Shaping Workflow Competencies with Human Capital
The diverse set of organizations that we get in touch with, here at Lean Enterprise Institute are always instructive, and this presents a chance for us to learn from the occurrences of varying processes. The prime goal, however, is managing the workflow and finding ways to improve the organizational efficiency. Flow can be described as an uninterrupted movement, in a desired direction. Applying this to value is what provides the organization with desirable results in terms of the workflow. A common trend evidenced by the manufacturing world is the aim to automate and oust human errors, by eliminating their presence altogether—with the aid of robotics and AI. But with time, efforts have started shifting toward developing capability within humans, even though it is taxing. The prominent objective is to think of people as an asset so that they can be leveraged to generate competitive advantage. A common error in methodology is the focus on shortening lead time. The focal point is the process itself, rather than finding ways on improving it. The ideal flow of processes involves developing flow, improving the workflow and then developing the competence to progress workflow. In effect, it is a second-order level of capability development that the IT industry managers are moving toward.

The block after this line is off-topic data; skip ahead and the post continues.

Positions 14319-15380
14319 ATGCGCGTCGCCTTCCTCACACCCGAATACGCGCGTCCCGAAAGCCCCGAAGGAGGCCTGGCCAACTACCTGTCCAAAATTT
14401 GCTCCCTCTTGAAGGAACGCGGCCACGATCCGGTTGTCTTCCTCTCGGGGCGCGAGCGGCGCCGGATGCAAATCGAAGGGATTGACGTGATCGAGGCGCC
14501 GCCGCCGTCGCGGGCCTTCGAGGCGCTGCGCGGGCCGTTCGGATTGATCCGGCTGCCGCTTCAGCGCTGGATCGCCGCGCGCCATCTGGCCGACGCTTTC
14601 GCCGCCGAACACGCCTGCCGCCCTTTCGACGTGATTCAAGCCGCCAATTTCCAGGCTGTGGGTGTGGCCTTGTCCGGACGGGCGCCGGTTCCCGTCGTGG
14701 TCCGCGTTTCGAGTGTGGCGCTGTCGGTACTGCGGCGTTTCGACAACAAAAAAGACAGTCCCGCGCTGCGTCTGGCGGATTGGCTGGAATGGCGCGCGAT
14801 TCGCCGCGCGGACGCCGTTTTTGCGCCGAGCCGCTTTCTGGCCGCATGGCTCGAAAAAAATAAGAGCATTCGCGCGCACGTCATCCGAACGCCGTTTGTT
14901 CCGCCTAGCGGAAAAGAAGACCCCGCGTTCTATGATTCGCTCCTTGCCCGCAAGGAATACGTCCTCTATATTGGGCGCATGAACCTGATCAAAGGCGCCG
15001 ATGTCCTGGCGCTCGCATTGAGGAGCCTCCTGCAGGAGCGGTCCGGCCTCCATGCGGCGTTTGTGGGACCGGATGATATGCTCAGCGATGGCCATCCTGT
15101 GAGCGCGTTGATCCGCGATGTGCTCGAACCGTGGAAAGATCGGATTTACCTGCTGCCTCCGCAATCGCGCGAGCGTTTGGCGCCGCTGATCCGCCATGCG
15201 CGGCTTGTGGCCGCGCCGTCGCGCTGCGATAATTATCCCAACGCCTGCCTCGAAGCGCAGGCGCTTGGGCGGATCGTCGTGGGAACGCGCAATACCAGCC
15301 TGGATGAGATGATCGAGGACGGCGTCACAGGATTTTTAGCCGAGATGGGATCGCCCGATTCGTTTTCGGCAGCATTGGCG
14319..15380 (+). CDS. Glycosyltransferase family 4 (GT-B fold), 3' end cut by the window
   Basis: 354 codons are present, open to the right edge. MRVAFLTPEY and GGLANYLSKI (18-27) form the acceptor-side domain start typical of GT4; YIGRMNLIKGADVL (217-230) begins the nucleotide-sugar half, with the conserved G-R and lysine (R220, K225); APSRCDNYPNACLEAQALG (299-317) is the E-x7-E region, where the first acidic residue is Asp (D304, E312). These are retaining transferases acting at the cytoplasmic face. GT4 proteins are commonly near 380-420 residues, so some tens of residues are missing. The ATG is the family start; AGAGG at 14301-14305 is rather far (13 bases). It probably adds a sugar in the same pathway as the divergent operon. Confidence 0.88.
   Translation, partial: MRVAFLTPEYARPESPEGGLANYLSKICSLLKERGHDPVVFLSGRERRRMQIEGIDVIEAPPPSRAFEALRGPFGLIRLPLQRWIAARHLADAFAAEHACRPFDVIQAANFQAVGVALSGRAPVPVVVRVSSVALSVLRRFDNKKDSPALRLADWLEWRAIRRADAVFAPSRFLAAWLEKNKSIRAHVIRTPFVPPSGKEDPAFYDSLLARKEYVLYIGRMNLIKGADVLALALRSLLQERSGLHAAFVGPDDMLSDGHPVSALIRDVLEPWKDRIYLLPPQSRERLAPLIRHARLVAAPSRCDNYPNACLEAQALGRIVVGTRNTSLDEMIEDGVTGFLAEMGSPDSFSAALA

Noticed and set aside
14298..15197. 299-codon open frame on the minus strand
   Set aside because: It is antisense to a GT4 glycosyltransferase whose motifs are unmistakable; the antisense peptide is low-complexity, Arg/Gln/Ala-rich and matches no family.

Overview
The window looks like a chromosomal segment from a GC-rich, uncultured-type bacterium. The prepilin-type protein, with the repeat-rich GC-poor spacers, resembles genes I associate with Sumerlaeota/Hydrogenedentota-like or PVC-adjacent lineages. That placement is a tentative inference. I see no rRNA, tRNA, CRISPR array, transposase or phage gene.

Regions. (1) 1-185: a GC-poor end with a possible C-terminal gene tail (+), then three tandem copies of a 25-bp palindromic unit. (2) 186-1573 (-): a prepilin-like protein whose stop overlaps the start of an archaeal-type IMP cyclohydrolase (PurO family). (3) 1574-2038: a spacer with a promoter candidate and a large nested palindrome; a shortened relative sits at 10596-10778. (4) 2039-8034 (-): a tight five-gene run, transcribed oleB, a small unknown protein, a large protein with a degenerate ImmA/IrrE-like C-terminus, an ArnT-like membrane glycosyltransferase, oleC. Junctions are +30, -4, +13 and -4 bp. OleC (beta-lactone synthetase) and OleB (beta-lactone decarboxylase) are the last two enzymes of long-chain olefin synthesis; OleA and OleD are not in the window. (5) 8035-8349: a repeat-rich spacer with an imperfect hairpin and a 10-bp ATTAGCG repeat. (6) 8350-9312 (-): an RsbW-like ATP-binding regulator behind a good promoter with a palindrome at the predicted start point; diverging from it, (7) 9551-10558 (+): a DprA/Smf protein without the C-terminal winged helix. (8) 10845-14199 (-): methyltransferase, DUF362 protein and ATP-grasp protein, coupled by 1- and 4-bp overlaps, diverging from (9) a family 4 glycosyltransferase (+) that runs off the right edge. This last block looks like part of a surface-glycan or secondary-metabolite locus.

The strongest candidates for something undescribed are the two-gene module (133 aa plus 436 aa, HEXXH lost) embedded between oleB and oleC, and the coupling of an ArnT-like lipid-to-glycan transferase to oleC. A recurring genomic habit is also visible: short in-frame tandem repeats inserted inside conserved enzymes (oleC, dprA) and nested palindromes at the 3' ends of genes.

Achieving Greatness with Growing Capabilities
A common tendency seen in the IT industry is the emphasis on hiring the right people, rather than developing capability amidst the human capital—a matter of acquisition, as opposed to development. But leading firms are slowly changing their stances, from acquiring better talent to generating talent and focusing on their growth. This has many benefits for the organization; apart from becoming better acquainted with their work, the employees become more engaged and loyal toward the company. The recruitment costs of talent acquisition are particularly high in companies that are in their growing stages or present in a competitive geographic location. Instead of this, emphasizing on the internal functionality of the company, by hiring employees that have potential to build on their capabilities, and further developing their skills is a more optimal solution. With regard to the ideal approaches to help develop people, many companies like to outsource. Some firms train both employees and managers, which calls for a higher order of development. Often, coaching is considered a good way to help develop managerial skills in the workplace; as employees engage in their work, they are being developed. Some companies adopt the long-term practice of dual-programming that has proven advantageous; this involves individuals within the organization, helping each other to develop particular skill sets. Furthermore, encouraging employees to identify problems and seek opportunities for help promotes an entirely new way of functioning within the organization.
The prominent objective is to think of people as an asset so that they can be leveraged to generate competitive advantage